When my current lease expires, if I trade-in my Porsche Cayenne for Cadillac, that’ll signify a win for Cadillac and a loss for Porsche, right?
After all, when it comes to earning my business, these manufacturers are playing what’s termed a zero-sum game. If one wins, the other, by definition, loses.
Throughout the economy there are examples of these rivalries, of pitched battles for scarce buyers. And most of us have been schooled to think that we’re incessantly competing, whether we’re students seeking scarce “A’s” in classes, or job seekers, hunting for the best positions.
But the “new economy, ” and especially e-commerce, are calling the traditional “me-against-the-world” mindset into question. I, for one, am finding that most of the people and companies against whom I used to think I was competing, simply aren’t significant factors in whether I earn business or fail to earn it.
Here’s what I mean. I consult in the areas of customer service, telemarketing, and selling. I offer keynote speeches, seminars, on-site development programs, and a host of books, audio seminars and video seminars.
My techniques are quite distinctive, and while there are some clients who love all of my stuff, and are proud to have become “Goodman-ized, ” most folks don’t rely exclusively upon any single source for their information. They may be hooked on my customer service programs, but happily look elsewhere for their general sales tips.
Am I really competing against the purported “gurus” who supply such sales material, especially because I have what I consider to be some pretty hot books and resources in that area?
Traditional thinking says, emphatically, “Yes!” I shouldn’t be happy with just a portion of my client’s investment in training tools. I should resolve to maximize my profits by getting the entire pie for myself!
After twenty years in consulting, I can tell you this is never going to happen. For one thing, clients crave novelty. They grow bored with a single source, and sooner or later they want to hear other voices.
Rather than fighting this tendency, which is what the “zero-sum” competitor in me used to do, I’m more inclined these days to develop lead-sharing and referral programs with others in the consulting and training world.
In fact, now I’m interested in putting together relationships where I serve as a broker or an agent for people I used to consider to be my direct competitors!
I see it this way. Even if we all had identical strengths and skills and prices, our personalities wouldn’t be perfect matches for every opportunity. Add to this the fact that it is often easier and more credible to sell-in someone else other than oneself, and you have a better recipe for success. Why rely upon the same, narrow range of ingredients all the time?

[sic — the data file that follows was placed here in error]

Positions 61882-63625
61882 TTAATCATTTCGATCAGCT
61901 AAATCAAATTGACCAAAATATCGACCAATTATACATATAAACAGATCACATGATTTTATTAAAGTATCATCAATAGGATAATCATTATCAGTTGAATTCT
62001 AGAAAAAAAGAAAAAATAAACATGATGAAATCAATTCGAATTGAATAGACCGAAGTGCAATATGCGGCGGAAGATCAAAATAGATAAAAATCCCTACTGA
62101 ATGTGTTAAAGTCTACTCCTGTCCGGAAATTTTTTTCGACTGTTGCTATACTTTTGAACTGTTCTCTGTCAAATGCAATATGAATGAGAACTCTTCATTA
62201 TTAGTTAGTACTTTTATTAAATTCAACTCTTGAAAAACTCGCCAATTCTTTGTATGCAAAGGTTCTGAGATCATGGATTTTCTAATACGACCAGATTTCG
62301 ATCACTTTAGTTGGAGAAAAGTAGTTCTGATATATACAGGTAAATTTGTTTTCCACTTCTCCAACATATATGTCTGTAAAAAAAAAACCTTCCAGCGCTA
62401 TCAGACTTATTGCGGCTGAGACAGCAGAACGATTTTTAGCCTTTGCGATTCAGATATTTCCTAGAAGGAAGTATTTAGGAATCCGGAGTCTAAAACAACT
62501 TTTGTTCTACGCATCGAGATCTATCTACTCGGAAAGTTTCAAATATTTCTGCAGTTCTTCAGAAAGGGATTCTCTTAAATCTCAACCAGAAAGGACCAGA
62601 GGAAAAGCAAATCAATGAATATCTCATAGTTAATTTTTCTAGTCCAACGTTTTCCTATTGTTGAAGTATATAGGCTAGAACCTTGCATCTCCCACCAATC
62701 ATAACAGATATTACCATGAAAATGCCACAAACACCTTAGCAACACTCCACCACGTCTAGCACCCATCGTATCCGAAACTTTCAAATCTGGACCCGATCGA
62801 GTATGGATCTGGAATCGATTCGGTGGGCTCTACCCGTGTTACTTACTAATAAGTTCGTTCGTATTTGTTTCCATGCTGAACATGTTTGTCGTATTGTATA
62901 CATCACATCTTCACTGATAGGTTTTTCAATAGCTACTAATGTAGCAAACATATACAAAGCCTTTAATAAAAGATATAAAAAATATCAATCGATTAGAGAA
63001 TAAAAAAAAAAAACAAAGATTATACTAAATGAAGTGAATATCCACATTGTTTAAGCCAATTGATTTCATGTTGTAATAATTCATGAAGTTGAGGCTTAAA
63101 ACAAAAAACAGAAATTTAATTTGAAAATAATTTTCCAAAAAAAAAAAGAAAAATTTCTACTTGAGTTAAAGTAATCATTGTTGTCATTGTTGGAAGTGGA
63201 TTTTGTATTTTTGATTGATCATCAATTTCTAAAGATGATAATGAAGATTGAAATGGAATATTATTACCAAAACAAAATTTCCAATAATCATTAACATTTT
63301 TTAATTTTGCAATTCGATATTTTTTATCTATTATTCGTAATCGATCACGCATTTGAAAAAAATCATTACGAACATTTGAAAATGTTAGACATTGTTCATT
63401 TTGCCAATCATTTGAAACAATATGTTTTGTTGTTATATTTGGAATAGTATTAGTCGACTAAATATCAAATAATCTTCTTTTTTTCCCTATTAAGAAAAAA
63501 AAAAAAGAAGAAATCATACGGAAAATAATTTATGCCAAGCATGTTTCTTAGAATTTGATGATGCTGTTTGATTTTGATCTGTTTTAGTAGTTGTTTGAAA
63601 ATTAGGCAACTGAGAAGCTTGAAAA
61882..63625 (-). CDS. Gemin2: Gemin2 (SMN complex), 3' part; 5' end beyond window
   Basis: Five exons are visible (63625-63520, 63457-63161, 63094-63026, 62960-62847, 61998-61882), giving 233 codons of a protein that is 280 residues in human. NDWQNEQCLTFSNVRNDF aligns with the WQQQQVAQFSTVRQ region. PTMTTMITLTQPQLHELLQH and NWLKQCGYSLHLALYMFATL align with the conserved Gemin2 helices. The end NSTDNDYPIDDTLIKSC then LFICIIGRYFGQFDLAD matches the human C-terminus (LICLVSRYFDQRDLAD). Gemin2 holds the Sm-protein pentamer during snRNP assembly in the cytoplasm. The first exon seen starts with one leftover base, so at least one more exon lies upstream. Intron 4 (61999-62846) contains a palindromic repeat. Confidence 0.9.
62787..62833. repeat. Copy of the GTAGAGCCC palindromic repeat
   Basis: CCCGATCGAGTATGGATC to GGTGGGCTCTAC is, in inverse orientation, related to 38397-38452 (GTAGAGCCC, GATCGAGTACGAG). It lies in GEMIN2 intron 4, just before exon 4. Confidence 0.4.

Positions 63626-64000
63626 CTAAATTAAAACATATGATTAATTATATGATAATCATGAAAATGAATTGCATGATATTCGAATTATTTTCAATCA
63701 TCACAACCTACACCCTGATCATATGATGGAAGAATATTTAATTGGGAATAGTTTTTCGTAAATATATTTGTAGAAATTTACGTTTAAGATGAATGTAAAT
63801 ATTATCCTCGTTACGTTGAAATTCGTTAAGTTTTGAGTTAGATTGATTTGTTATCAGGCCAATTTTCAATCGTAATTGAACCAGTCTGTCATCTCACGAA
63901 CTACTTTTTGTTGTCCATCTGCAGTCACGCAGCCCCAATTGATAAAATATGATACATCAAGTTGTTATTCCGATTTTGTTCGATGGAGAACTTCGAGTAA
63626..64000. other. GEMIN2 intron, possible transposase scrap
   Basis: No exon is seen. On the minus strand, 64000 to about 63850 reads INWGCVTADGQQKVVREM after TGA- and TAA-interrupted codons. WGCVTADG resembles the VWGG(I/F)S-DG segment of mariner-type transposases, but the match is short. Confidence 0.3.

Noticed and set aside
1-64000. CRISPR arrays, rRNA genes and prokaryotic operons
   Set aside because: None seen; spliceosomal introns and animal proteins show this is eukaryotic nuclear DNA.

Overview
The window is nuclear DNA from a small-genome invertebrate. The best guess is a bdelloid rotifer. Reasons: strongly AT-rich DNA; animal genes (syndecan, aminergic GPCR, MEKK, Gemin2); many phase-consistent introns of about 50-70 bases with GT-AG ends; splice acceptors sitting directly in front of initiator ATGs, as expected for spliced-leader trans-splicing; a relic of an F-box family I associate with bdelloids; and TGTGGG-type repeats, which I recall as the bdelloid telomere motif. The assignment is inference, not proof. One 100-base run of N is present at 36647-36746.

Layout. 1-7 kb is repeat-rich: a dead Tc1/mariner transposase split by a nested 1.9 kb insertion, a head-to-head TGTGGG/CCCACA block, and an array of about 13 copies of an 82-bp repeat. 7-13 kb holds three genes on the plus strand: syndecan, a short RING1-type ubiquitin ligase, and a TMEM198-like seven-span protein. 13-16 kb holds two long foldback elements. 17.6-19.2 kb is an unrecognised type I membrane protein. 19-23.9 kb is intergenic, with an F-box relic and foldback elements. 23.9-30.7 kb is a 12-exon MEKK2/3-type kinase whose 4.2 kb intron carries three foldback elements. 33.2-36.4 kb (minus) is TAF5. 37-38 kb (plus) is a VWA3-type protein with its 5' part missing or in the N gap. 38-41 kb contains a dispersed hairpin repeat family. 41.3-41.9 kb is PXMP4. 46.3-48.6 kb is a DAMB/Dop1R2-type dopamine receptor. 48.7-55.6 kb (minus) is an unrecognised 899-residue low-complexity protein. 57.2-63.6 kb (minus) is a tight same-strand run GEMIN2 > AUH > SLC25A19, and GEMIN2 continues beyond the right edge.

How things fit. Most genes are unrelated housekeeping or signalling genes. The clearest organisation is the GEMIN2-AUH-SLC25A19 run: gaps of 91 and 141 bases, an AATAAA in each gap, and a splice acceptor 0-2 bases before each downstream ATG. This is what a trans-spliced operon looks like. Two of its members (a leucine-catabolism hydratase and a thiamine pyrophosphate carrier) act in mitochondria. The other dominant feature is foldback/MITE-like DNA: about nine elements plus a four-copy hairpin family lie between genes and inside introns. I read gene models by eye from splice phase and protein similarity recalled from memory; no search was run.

One final thought. I used to get leads from companies where it was fairly clear to me that I had to really stretch to fit the description of what they were seeking. Instead of twisting myself out of shape, now I see that I should have tried to identify someone else who could have been a better fit.
But in most cases, I’d bury the lead, instead of passing it on, lest my competitors get an advantage. I’m sure that some inquiries simply didn’t buy any services from anyone, as a result. So, my “win-lose” mentality produced a “lose-lose” result. Nobody did any business!
This doesn’t make economic sense, and it’s also poor customer care.
Today, I believe that everyone is better served by changing this viewpoint. We’re not necessarily facing a world of competitors, but rather a world of potential collaborators.
And what we’re really competing against isn’t other people or companies, but against an economic model, based upon scarcity, that simply doesn’t make as much sense as we once thought it did.
Dr. Gary S. Goodman, President of http://www.Customersatisfaction.com , is a popular keynote speaker, management consultant, and seminar leader and the best-selling author of 12 books, including Reach Out & Sell Someone® and Monitoring, Measuring & Managing Customer Service. A frequent guest on radio and television, worldwide, Gary’s programs are offered by UCLA Extension and by numerous universities, trade associations, and other organizations in the United States and abroad. Gary is headquartered in Glendale, California. He can be reached at (818) 243-7338 or at: firstname.lastname@example.org